LGPS is close to full funding in aggregate but will contribution levels still have to rise?
The 2016 Section 13 report on the LGPS by the Government Actuarial Department is at long last published. It provides a more consistent basis for comparison between funds and follows the ‘dry run’ published in 2017 on the 2013 valuation.
One major purpose of the Section 13 report is to review the long-term viability of the Scheme and highlight where measures need to be taken. Given benign asset markets and higher contributions, it is no surprise that there has been a marked improvement here. On GAD’s best estimate basis (without the level of prudence embedded in local actuarial valuations), the LGPS as a whole was 106% funded in 2016 and roughly 2/3 of individual funds had funding levels of over 100%. Since March 2016, of course, funding levels will have risen substantially higher.
The second purpose of the report is to promote consistency so that comparisons between funds are easier. Here their major comments are aimed at the four actuarial firms who serve the LGPS, and they focus particularly on the range of discount rates and mortality contributions used. Their major point is that these seem to be done not on justifiable local differences but simply according to which actuary is used.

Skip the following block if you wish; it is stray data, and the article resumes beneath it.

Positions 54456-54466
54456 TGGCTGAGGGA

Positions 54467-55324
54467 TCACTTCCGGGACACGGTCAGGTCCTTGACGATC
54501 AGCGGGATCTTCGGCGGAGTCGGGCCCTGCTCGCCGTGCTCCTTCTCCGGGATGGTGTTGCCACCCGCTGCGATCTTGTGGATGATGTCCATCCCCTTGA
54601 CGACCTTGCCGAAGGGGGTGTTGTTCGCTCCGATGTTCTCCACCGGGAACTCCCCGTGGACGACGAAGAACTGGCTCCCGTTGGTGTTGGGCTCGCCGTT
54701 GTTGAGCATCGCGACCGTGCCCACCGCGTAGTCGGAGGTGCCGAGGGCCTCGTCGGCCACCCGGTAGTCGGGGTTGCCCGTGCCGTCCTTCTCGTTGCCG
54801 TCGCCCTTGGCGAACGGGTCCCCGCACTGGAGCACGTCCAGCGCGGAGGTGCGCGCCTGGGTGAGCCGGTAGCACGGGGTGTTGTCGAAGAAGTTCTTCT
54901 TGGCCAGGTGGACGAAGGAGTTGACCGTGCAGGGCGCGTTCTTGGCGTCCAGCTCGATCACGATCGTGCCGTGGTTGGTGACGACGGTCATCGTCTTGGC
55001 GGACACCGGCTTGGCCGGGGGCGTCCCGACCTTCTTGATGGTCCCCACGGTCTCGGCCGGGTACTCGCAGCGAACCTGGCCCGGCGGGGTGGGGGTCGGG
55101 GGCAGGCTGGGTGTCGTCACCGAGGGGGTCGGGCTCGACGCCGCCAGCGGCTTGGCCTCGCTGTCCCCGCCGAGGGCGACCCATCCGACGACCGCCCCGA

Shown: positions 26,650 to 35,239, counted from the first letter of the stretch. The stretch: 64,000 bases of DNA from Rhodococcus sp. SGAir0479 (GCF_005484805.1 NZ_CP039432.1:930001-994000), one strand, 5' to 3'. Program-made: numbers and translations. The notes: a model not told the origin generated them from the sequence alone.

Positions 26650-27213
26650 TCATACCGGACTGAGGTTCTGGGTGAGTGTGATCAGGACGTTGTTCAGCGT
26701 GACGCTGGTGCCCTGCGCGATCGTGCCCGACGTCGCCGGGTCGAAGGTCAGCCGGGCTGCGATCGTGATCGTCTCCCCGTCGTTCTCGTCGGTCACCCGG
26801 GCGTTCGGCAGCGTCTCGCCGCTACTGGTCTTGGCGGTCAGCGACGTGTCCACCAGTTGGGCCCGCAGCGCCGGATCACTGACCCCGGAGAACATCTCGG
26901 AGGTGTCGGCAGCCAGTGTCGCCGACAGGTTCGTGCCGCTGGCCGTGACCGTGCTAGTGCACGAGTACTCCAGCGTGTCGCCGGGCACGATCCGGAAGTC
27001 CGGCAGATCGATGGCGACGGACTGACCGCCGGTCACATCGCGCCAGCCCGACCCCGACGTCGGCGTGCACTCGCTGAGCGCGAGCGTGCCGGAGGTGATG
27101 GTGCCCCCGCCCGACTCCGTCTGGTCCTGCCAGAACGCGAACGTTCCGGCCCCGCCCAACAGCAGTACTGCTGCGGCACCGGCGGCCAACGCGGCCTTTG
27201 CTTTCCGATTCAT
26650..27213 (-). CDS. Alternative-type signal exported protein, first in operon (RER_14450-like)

The report distinguishes between ‘presentational’ and ‘evidential’ consistency. It is hard to argue against the former and GAD suggests a dashboard approach. The latter is more complex: the actuaries argue with some reason that enforcing a single methodology would reduce innovation and evolution. We would also argue that there is some systemic risk if all actuaries are forced to use the same model, as they have for example in the private sector.
The Section 13 report also provides an Asset Liability model to try and identify whether contributions might need to go higher. It concludes that in about 75% of scenarios there will be a rise. However, this is based on explicit assumptions which we would argue are unrealistic, primarily that the conditions prevailing in March 2016 (ie. extremely low bond yields and, after seven years of QE, very low asset price volatility) would continue.
With asset prices nearly 20% higher, gilt yields no lower and secondary contributions falling away, we would challenge the report’s assertion that higher contribution levels will be needed generically. If the GAD report does turn-out to be correct, and contributions have to rise when the Scheme appears fully funded, top class employer communications are going to be vital.